If you’ve ever purchased a house before you’ll know the intricacies involved in purchasing a property, the same principles apply in buying commercial property, with just as much risk that something won’t go according to plan. In this guide, we’ll be exploring some of the common issues that can occur during commercial property transactions, so you have a key insight into how you could possibly avoid the pitfalls and ensure your commercial property purchase goes as smoothly as possible.
Managing delays and complications
Even though the process for purchasing a commercial property follows a common timeframe that the sale does complete in many cases, there are instances when unexpected delays and complications arise. As a result, the length of the process can be extended, which is naturally frustrating for the buyer and the seller.
Delays and complications can arise for several reasons such as the buyer’s due diligence raising queries regarding the property that need additional investigation, or delays in the buyer organising the finance they are using the buy the property.
Depending on the exact reason for the delay, it could be that the buyer tries to re-negotiate the terms of the sale or walk away from it completely. To avoid this, it’s important that both parties maintain regular, honest communication with each other, managing expectations, and ensuring neither side is left experiencing a long delay without a reason or explanation.
How can the seller avoid delays?
One way to avoid delays and problems during your commercial transaction as a seller is to be familiar with the due diligence process in which any interested buyer will follow. For instance, you’ll know that you’ll be asked to answer the Commercial Property Standard enquiries so it can save a good amount of time to have your replies already prepared. Or at least have an awareness of the types of enquiries they are likely to raise, so you can have the relevant information and supporting documents ready.
A good example of this is that in the majority of cases, apart from exceptional circumstances, commercial properties are required to have an EPC (Energy Performance Certificate) rating of E or above. Also, building owners have a legal obligation to prove that any asbestos is being suitably managed. These are standard requirements, so by having this documentation up to date and readily available, you can help the transaction to go quickly and smoothly.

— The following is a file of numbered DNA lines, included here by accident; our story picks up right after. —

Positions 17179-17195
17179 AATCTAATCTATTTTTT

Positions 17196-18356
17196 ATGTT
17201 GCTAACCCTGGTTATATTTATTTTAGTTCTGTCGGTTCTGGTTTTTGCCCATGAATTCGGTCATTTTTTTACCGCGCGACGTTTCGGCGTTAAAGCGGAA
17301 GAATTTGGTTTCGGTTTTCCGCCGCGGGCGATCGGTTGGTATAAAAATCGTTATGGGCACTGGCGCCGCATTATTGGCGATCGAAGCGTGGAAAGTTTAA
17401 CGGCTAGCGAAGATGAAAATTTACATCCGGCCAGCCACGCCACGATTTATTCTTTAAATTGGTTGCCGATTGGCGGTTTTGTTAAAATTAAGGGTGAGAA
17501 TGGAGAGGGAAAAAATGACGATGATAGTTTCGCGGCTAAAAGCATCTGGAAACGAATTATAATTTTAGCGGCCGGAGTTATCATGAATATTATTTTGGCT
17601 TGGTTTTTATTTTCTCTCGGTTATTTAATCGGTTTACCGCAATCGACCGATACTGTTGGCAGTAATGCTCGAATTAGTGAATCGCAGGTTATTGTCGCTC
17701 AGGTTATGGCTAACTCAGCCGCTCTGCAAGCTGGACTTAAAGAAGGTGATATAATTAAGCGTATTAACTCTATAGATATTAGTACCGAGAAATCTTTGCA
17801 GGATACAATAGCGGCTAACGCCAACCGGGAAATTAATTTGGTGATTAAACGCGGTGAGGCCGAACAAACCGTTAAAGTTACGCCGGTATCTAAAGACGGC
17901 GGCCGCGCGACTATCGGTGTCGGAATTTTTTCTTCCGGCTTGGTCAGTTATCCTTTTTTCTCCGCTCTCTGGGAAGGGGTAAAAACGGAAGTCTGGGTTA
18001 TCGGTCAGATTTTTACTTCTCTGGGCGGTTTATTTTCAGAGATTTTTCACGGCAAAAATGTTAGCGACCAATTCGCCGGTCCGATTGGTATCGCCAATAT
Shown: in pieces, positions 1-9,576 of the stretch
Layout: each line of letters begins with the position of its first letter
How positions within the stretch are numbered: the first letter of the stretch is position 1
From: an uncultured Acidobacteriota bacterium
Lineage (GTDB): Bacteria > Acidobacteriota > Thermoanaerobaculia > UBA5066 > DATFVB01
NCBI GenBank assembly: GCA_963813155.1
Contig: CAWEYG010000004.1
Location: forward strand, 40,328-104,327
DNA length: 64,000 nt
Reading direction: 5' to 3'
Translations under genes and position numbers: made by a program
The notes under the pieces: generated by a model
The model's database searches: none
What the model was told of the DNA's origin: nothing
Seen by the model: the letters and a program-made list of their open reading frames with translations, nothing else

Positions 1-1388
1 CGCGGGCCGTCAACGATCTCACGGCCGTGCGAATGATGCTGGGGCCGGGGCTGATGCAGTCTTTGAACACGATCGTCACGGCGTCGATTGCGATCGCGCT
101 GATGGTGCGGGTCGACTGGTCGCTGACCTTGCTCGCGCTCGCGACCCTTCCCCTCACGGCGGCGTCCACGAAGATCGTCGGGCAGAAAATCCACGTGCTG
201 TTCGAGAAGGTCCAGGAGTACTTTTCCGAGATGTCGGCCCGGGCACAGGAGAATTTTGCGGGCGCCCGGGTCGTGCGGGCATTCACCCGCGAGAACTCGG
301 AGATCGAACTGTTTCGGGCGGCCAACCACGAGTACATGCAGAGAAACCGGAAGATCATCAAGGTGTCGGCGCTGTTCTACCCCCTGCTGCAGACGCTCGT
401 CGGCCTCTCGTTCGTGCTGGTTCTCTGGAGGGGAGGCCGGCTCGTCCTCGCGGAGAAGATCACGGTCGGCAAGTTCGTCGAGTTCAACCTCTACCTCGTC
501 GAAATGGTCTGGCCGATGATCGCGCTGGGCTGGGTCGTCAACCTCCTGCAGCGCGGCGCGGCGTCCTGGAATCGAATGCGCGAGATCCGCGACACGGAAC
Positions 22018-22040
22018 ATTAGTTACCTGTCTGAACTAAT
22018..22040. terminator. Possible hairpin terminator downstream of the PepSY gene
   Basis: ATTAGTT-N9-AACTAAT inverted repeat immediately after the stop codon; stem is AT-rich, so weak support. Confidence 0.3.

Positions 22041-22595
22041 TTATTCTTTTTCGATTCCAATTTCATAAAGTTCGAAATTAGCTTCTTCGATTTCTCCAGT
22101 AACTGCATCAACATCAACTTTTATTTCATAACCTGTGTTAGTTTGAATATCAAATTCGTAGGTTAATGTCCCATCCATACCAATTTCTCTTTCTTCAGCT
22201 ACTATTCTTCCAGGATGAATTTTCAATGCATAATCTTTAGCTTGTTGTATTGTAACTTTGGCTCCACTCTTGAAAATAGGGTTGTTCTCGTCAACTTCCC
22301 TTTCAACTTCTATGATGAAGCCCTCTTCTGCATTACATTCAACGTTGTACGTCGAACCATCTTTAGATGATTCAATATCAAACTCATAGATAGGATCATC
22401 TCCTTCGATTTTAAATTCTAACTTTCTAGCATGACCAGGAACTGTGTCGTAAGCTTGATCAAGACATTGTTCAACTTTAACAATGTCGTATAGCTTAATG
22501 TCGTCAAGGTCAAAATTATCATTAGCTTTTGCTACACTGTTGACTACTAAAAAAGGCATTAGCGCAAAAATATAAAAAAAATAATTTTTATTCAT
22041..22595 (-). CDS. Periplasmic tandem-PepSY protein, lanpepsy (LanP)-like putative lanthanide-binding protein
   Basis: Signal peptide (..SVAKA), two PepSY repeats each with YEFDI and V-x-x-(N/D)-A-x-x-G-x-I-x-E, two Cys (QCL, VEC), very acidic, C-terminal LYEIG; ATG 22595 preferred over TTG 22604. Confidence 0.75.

This applies if there has been a breach of contract, for example if the buyer fails to complete the purchase on the pre-agreed date or doesn’t transfer the balance on completion day. It is not the most common occurrence for a buyer to pull out of the sale and breach their contract, but it can happen. If that is the case, as a seller may want to consider legal solutions such as:
- Damages – you might be interested in pursuing monetary recompense for any damages you’ve incurred due to the breach of contract.
- Specific performance – the court has the authority to mandate the purchaser to fulfil their responsibilities as per the agreement, thereby finalising the acquisition of the property and making the entire payment.
- Termination – The contract you have with the purchaser should outline the conditions under which termination is permissible, implying that you could potentially dissolve the agreement with that purchaser and possibly sell to a different one. Thoroughly review your agreement and search for the explicit violations that would grant you the authority to terminate.
- Return the deposit – The agreement should also detail the conditions under which you can keep the deposit if the purchaser violates the terms.
Other challenges of commercial conveyancing
As you can see there are many intricacies involved in commercial property transactions and with the substantial amounts of money being involved, it’s an important process that should be handled with care. Apart from the above, other common challenges that can arise during commercial conveyancing include:
- Changing regulations – the legal landscape changes fairly regularly with new regulations or requirements being put in place that might impact a property transaction.
- Negotiating terms – often there are several parties involved which can lead to some disagreements on the terms of the sale. If parties cannot agree it can result in long delays or potentially the buyer pulling out completely.
- Unforeseen problems – the buyer’s due diligence and checks may uncover some unexpected issues like structural flaws or environmental challenges.
Hopefully this guide has given you a greater awareness of what can cause issues during a commercial transaction, so you know what to look out for and how to prepare. One of the best ways to start your transaction in the right way, whether you’re a buyer or a seller is to use professional and reliable commercial conveyancing solicitors.
The team at Toomey Legal have extensive experience in online conveyancing Newcastle and are committed to helping local buyers and sellers complete their transactions as efficiently as possible. Get a quote today or don’t hesitate to contact us if you have any questions about how we can support you.